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Giuseppe VERDI (1813-1901)
Rigoletto (1851) [113:05]
Robert Merrill (baritone) – Rigoletto; Anna Moffo (soprano) – Gilda; Alfredo Kraus (tenor) – Duke of Mantua; Rosalind Elias (mezzo) – Maddalena; Ezio Flagello (bass) – Sparafucile; David Ward (bass) – Count Monterone; Anna Di Stasio (mezzo) – Giovanna; Piero Di Palma (tenor) – Borsa; Robert Kerns (baritone) – Marullo; Mario Rinaudo (baritone) – Count Ceprano; Corinna Vozza (soprano) – Countess Ceprano; Tina Toscano (soprano) – A Page; Enzo Titta (baritone) – A Herald
RCA Italiana Opera Orchestra and Chorus/Georg Solti
Recorded June 1963 at RCA Italiana Studios, Rome, Italy. ADD
BMG-RCA RED SEAL 82876 70785 2 [53:33 + 59:32]

 

 

In the beginning of the stereophonic era there were several good complete sets of Rigoletto being issued within just a few years. The mono LP era produced at least one classic: The Serafin set with Callas, Di Stefano and an unsurpassed Tito Gobbi in the title part. I have four early stereo recordings, which have been my main comparisons for this review: a Maggio Musicale Fiorentino set, conducted by Gianandrea Gavazzeni, starring the young Renata Scotto, Alfredo Kraus and with Ettore Bastianini as Rigoletto; the Decca set under Sanzogno with Sutherland, Renato Cioni and Cornell MacNeil; this RCA set from Rome and finally the DG recording from La Scala, conducted by Rafael Kubelik in a rare foray into Italian repertoire with Scotto again, Carlo Bergonzi and, the most controversial role assumption of them all, Dietrich Fischer-Dieskau as Rigoletto. Back in the early ’sixties this latter was the version I bought. The singing and playing there has forever been etched into my musical memory, which means that this evaluation might be somewhat biased.

Soundwise, especially in the Direct Stream Digital transfer, the RCA set is in the forefront, even compared with the most recent efforts. It’s a big, bold sound with almost ear-shattering fortissimos, wide dynamics and the first impression is that the orchestra is so highlighted that the imaginary stage is more or less swamped. The Duke of Mantua’s first phrases sound very distant, but turning up the volume a few notches places him more in focus and although the orchestra becomes even more formidable it’s still a sound that can be tolerated, which means that it isn’t unsociable, unless you live in an apartment with “hear-through” walls. The Gavazzeni is more restricted, at least in my transfer. My Decca version is on MC. I haven’t heard the CD transfer, but Deccas of this vintage were always good. The DG, finally, has a warmer sound than any of the others and a more natural balance between pit and stage.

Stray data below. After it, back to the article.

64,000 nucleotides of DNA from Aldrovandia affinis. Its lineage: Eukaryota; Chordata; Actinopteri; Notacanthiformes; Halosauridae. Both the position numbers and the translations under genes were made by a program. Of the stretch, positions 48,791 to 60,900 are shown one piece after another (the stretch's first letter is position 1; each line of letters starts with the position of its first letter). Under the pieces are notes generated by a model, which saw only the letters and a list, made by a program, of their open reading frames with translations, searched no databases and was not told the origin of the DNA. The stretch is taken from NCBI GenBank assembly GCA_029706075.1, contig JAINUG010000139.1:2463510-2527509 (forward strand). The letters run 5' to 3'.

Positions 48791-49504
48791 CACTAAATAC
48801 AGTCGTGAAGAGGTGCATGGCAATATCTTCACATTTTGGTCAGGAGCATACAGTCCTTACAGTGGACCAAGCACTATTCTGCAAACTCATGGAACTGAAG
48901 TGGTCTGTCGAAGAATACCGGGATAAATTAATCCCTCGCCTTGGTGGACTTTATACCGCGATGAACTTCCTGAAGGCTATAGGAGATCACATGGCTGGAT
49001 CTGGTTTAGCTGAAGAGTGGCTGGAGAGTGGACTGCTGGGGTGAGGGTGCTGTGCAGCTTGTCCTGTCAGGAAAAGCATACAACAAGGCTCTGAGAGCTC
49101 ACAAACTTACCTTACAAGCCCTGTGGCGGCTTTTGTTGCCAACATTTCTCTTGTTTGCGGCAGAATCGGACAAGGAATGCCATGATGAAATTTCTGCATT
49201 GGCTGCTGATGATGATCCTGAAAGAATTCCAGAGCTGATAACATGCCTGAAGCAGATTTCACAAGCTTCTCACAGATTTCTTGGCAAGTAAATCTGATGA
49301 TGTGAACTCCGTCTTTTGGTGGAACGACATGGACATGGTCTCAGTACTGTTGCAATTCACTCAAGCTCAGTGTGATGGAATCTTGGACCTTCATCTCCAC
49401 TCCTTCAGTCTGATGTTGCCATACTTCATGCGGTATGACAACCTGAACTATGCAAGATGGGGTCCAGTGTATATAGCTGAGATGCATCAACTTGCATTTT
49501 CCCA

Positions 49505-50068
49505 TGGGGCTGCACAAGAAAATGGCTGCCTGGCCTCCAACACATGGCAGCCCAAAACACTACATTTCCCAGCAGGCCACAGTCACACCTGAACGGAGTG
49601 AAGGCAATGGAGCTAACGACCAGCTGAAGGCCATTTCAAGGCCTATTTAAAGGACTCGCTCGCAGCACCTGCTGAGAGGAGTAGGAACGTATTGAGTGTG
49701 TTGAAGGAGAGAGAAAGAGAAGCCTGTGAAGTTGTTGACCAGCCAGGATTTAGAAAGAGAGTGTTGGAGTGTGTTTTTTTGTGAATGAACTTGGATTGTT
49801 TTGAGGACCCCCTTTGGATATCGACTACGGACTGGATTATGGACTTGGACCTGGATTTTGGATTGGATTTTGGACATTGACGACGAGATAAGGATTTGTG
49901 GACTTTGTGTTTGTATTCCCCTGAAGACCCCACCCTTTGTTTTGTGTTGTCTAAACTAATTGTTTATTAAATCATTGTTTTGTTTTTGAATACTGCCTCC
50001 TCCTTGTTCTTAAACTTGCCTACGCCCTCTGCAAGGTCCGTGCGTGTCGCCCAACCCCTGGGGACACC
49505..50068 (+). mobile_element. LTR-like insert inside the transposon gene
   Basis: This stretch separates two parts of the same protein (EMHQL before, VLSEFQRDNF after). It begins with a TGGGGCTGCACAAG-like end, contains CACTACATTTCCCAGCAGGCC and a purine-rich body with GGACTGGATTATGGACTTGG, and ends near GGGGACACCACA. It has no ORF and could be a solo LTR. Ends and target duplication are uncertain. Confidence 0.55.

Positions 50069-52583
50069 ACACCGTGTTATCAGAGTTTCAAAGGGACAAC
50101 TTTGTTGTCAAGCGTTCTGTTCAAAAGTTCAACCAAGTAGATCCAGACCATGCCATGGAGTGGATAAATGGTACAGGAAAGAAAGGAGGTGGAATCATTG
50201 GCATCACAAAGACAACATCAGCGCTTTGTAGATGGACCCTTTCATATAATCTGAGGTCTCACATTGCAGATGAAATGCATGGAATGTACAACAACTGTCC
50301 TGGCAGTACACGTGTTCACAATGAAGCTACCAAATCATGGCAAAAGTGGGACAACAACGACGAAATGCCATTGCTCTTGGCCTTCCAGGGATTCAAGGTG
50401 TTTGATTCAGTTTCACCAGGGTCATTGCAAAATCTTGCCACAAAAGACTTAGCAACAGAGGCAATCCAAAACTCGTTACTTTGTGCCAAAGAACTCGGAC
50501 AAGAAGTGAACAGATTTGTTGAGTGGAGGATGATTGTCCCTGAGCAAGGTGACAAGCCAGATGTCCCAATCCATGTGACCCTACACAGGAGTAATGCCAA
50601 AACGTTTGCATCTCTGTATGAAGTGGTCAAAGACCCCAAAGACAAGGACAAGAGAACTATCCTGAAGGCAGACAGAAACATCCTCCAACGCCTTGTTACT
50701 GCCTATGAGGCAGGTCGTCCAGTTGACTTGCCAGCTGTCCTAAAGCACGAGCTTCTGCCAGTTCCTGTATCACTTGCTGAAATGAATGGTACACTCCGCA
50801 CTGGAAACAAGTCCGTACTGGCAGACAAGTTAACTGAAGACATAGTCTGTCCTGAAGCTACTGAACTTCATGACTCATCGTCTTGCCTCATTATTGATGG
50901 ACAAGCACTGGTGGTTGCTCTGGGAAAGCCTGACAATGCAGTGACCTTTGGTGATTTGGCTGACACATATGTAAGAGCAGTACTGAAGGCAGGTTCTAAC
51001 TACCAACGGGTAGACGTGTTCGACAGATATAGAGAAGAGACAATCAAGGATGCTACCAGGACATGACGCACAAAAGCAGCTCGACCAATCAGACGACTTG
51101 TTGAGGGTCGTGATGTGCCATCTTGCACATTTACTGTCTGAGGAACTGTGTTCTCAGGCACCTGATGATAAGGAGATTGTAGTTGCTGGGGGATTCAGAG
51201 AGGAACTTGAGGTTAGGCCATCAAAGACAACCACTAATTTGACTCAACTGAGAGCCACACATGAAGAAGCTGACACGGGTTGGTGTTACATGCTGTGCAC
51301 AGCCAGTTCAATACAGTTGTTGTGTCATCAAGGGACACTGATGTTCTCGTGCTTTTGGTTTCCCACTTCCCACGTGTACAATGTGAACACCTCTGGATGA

These sonic differences also mirror the respective conductor’s view. Gavazzeni and Sanzogno, well versed operatic maestri and knowing this work better than their own pocket, adopt a middle-of-the-road approach: well chosen tempi and well aware of the drama, nothing extreme and always so very dependable. Kubelik’s is a warmly lyrical approach, a slim-line interpretation with perfectly judged tempi, while Solti is the hyper-dramatic maestro, taking every opportunity to let the magnificent Rome orchestra ring out. He punches home every round like a latter-day Rocky Marciano. The thunderstorm in the last act rages with extra intensity in Solti’s hands. But while Marciano only had one volume – fortissimo – Solti plays with the extremes and he carries Alfredo Kraus, who never had a large voice, through his big number by underlining but never drenching. But when he pulls out all stops it is an upsetting experience and the sinister brass in the prelude at once make the listener understand that the cheerful atmosphere at the Duke’s party is only on the surface; beneath is only evil and tragedy. And this runs all through the drama. This is indeed a very flexible account of Rigoletto. Solti as a Verdi conductor has sometimes been questioned; here I feel he is on the right track, just as he was with Aida, recorded at about the same time.

The comprimario parts are generally well taken, some singers appearing on more than one set; e.g. real-life couple Fiorenza Cossotto and Ivo Vinco who are Maddalena and Sparafucile on both Gavazzeni’s and Kubelik’s sets. On the Solti set under scrutiny Rosalind Elias is a strong Maddalena while Ezio Flagello is a rather anonymous Sparafucile, who can’t compete with Vinco on the Kubelik set or Cesare Siepi in the Sanzogno. On the other hand David Ward on the Solti set is the most impressive Monterone of all with a warm sonorous voice and great dignity. Robert Kerns with a fine Rigoletto voice is a characterful Marullo and the ever-reliable Piero Di Palma sings Borsa with his customary pregnancy.

But every performance and recording of this opera stands and falls with the three main characters and here Solti has much to offer. First of all he has possibly the best Duke of Mantua on any recording. It may be a bit surprising that Solti with his blood and thunder approach chose the most lyrical of them all, but it works well and, as I have already intimated, he is very considerate and adjusts the dynamics to put Kraus in the best possible light. He is merry and insouciant in Questa o quella, audibly infatuated in the duet with Gilda, sung with such elegance. The prelude to his second act aria is very fast, nervously Solti-ish, if you see what I mean, but the maestro relaxes when the Duke enters and Kraus’s singing is lovely. He projects his reedy voice so superbly that it sounds bigger than it actually is and he phrases with the utmost sensitivity. This is aristocratic singing in long, unbroken phrases and a wonderful pianissimo end. The recording being absolutely complete means that the cabaletta Possente amor is also included and he delivers it with verve, although the final note is pinched. In the last act La donna è mobile is sung with a certain swagger and the elegance of Tito Schipa. There is no higher praise. He is of course also the Duke on the Gavazzeni set, made some four years earlier, and almost just as good, but a few extra years of experience have given him even more insight. Carlo Bergonzi on the Kubelik set is wonderful too and an even greater Verdian and with a more truly Italianate voice he may be a safer proposition for traditionalists. I have always liked his interpretation here but for once I prefer Kraus with a hair’s breadth.